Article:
The flesh hates the soul and wars against it, even though it is not harmed, because it is prevented from enjoying pleasures. In the same way, the world hates the Christians, though not wounded in any way, because they renounce pleasures. The soul loves the flesh that hates it, as well as its parts. Christians, in the same way, love those that hate them. 

The soul is imprisoned in the body, yet preserves that very body. Christians are confined in the world as in a prison, and yet they are the preservers of the world. The immortal soul dwells in a mortal tabernacle, and Christians live as travelers in perishable bodies, looking for an imperishable home in the heavens.

The soul becomes better when it is poorly provided with food and drink. Similarly, the Christians, although subjected to punishment on a daily basis, keep increasing in number.

Chapter 7

God has assigned them this illustrious position, and it is unlawful for them to forsake it because—as I said—this was no mere earthly fabrication which was delivered to them. Nor is it a merely human system of opinion that they judge it right to preserve so carefully. It is not an endowment of merely human mysteries that has been commetted to them, but truly God himself, who is omnipotent, the Creator of everything, and invisible, has sent the Truth from heaven – the holy and unfathomable Word – placed him among men and firmly established him in their hearts.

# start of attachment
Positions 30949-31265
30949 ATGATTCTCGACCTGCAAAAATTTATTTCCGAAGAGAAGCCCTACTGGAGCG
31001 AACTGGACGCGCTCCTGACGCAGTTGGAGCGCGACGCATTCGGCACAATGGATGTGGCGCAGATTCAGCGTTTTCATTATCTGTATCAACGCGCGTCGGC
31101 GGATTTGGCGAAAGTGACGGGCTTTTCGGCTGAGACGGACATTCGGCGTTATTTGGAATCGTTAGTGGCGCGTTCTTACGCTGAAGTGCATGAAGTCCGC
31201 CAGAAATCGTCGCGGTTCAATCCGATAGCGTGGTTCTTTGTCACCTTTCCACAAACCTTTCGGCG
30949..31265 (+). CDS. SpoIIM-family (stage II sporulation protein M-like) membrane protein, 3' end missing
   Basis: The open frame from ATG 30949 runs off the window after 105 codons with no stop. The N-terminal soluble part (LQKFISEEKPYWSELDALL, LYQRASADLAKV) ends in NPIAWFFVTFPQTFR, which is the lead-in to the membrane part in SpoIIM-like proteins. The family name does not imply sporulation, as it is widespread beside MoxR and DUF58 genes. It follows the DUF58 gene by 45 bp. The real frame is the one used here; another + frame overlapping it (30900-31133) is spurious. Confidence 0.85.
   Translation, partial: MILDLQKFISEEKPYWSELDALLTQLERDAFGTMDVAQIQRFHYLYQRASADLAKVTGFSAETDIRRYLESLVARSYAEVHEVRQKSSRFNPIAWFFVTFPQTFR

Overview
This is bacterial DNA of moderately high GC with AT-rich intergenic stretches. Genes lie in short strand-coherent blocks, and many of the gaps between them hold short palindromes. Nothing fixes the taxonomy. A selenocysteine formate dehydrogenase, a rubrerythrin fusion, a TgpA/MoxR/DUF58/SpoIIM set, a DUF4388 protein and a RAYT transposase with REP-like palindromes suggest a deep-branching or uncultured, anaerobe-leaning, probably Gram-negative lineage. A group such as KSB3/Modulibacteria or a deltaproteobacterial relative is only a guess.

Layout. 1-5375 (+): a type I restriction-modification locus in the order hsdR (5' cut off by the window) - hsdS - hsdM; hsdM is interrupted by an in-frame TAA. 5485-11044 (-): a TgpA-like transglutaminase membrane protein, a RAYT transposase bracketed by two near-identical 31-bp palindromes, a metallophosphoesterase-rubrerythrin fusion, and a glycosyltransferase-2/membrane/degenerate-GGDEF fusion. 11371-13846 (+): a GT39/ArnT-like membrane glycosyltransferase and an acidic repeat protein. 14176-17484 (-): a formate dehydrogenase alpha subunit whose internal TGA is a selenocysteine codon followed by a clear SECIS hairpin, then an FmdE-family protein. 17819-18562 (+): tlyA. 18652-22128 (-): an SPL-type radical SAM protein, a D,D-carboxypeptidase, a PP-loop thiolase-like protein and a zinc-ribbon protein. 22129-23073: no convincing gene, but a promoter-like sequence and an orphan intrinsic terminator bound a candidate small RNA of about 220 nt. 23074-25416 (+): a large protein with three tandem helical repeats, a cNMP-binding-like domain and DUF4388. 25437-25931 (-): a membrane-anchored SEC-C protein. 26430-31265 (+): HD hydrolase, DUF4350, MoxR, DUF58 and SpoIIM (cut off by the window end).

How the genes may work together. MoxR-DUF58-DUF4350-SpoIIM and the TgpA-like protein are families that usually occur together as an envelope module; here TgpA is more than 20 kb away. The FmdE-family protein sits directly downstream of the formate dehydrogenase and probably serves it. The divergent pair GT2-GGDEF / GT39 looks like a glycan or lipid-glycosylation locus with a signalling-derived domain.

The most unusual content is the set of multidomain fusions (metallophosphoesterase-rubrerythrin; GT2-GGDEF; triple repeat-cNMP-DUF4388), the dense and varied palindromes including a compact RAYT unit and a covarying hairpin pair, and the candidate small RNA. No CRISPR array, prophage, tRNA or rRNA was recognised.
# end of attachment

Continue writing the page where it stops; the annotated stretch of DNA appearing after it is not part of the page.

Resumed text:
He did not, as one might have imagined, send men any servant, angel, ruler, or any of those who influence earthly things, or one of those to whom the government of heavenly things has been entrusted. Instead, he sent the very Creator and Fashioner of all things, the One by whom he made the heavens, by whom he enclosed the seas within its set boundaries, whose ordinances the stars faithfully observe, by whom the sun is told the distance of his daily course to run, whom the moon obeys, being commanded to shine in the night, and whom the stars also obey, following the moon on her route.